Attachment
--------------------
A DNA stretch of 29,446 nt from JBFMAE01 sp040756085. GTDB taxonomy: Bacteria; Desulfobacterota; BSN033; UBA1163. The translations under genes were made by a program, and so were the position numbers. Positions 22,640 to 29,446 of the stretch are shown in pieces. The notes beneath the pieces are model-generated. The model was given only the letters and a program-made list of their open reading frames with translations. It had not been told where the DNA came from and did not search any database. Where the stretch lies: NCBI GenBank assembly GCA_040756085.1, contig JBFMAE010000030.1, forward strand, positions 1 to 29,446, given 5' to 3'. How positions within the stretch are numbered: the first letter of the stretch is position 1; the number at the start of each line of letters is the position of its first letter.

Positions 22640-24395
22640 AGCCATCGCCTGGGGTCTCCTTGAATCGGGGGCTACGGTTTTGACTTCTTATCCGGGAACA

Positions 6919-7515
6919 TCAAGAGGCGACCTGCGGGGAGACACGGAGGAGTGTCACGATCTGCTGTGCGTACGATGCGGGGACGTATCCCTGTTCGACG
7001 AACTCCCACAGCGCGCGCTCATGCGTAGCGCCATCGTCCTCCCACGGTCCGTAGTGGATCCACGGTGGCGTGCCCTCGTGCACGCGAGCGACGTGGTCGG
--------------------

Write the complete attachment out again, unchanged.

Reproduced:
A DNA stretch of 29,446 nt from JBFMAE01 sp040756085. GTDB taxonomy: Bacteria; Desulfobacterota; BSN033; UBA1163. The translations under genes were made by a program, and so were the position numbers. Positions 22,640 to 29,446 of the stretch are shown in pieces. The notes beneath the pieces are model-generated. The model was given only the letters and a program-made list of their open reading frames with translations. It had not been told where the DNA came from and did not search any database. Where the stretch lies: NCBI GenBank assembly GCA_040756085.1, contig JBFMAE010000030.1, forward strand, positions 1 to 29,446, given 5' to 3'. How positions within the stretch are numbered: the first letter of the stretch is position 1; the number at the start of each line of letters is the position of its first letter.

Positions 22640-24395
22640 AGCCATCGCCTGGGGTCTCCTTGAATCGGGGGCTACGGTTTTGACTTCTTATCCGGGAACA

Positions 6919-7515
6919 TCAAGAGGCGACCTGCGGGGAGACACGGAGGAGTGTCACGATCTGCTGTGCGTACGATGCGGGGACGTATCCCTGTTCGACG
7001 AACTCCCACAGCGCGCGCTCATGCGTAGCGCCATCGTCCTCCCACGGTCCGTAGTGGATCCACGGTGGCGTGCCCTCGTGCACGCGAGCGACGTGGTCGG